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At Job Interviews, When to Shut Up?

Updated: May 26, 2022

The secret I've learned to a Good Job Interview is to Talk Less, but when asked a question, keep it short, brief, and to stick to the point. I would say keep the answer under a minute, think before you speak, remember to breathe, and control your pace of speech.

Over my 16-year career span, I've been tasked to conduct job interviews and have been interviewed. Both sides are not easy, I should know. Scheduling, reading resumes, time management, career research, employee reviews, background screening, etc.... The defining moment is asking for the rate of pay or salary expectations.

I believe in paying people what they are worth and rewarding people after they exceed employment expectations. I do believe everyone should put their best foot forward, but some may not agree. I had a defining moment as I have grown in the experience that some people don't know when to just Shut Up.

This may sound harsh, but as a career professional, people will not tell you, and body language is hard to master. I've mastered the silent head nod and the long pause before the word, so! Going over in my head as I think of the times I've been late, arrived too early, spoke too much, spoke to little, spoke too fast, or used incorrect verbiage. We are after all human and make mistakes, I have no room to judge, but I feel I should share my experience.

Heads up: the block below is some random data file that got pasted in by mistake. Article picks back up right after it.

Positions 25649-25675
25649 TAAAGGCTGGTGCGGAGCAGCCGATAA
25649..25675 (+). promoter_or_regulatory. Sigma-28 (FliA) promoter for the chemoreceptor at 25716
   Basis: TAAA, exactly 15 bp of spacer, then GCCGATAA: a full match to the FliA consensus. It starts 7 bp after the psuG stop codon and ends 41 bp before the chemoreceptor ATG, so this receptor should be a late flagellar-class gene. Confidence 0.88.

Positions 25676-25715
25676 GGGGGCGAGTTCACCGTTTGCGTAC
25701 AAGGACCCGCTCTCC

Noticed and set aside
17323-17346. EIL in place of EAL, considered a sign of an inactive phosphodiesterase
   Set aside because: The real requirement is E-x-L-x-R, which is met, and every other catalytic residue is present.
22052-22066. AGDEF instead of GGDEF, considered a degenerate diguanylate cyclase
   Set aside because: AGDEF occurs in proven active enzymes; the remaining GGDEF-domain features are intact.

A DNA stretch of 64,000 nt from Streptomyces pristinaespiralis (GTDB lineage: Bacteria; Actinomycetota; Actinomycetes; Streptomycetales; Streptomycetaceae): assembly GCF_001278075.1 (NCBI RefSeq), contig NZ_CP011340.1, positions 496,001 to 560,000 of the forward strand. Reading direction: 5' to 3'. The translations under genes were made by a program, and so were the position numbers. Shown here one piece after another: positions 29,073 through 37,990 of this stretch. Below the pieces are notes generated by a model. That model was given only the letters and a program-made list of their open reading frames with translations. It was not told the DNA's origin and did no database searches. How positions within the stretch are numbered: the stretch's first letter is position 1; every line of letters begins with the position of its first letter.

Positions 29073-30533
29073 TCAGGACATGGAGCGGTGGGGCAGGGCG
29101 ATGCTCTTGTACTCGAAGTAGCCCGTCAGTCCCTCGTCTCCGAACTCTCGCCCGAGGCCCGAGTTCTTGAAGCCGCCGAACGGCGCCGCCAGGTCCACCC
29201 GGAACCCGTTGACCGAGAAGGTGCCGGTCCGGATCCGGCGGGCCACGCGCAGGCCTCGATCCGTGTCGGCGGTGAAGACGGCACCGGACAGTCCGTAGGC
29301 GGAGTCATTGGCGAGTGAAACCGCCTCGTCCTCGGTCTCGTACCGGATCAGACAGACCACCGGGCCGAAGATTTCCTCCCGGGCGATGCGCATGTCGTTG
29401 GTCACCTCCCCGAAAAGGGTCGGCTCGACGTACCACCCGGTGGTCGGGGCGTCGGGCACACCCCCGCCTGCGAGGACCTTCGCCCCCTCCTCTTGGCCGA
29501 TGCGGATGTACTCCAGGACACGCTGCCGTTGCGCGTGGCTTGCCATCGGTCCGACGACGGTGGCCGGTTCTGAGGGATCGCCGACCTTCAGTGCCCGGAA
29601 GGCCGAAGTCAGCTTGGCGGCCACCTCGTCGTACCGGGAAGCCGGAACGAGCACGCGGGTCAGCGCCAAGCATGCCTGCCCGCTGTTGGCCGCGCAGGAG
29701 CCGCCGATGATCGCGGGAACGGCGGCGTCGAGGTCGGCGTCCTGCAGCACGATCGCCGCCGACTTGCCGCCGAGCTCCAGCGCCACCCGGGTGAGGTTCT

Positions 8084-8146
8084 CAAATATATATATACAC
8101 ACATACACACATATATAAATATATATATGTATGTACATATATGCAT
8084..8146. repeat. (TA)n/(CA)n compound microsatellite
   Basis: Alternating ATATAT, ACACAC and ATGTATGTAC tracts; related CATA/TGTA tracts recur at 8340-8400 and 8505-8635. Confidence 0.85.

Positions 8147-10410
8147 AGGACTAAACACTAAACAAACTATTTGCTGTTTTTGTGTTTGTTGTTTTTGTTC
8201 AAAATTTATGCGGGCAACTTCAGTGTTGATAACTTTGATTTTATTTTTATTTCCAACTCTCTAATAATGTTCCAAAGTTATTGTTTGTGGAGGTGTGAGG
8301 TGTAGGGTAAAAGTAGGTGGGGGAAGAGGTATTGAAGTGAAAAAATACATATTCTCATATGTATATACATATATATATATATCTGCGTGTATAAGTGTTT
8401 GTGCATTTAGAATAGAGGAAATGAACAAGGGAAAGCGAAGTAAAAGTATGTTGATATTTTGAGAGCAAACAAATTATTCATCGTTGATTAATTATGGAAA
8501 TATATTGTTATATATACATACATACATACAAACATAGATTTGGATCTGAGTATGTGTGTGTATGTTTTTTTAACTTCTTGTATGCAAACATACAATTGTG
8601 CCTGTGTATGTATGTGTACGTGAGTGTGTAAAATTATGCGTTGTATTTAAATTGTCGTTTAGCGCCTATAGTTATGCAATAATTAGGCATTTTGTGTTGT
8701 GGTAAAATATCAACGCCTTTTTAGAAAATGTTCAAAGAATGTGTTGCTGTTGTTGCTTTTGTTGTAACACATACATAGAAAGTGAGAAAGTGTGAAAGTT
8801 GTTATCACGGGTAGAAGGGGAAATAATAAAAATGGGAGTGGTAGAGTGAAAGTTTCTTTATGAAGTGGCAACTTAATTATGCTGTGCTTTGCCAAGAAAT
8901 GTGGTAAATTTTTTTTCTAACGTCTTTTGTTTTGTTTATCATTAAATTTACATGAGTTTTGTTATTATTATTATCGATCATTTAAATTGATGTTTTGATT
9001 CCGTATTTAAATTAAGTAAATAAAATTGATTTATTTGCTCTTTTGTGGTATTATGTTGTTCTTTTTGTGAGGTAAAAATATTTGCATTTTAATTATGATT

The best interview is when you are hired on the spot, boy is that a good feeling. The most suspenseful interview is when you have two or more, hopefully, hired at the end of this process as well; but to each it's own. Either way, getting a career position is what everyone wants and not even talking about career stability that's a whole other topic.

I'm not here to put anyone down, but never, ever criticize your prospective company values, website, business cards, creative direction, or their past success or failures, it's not a good look. I shake my head wondering what were you thinking even mentioning that? Hey, who am I to tell, in fact, as a CEO I'm inclined to tell you, DON'T DO IT!

Moving forward, I beg the future job seeker, please listen to others before you, not everyone is your enemy. However, always put yourself in business owners shoes and think, what would I want in a future employee? Yes, I want you to be yourself, but compose yourself as well. You will go far in life, if you just take a breath, and think before you speak. May your career or job interview force be with you!


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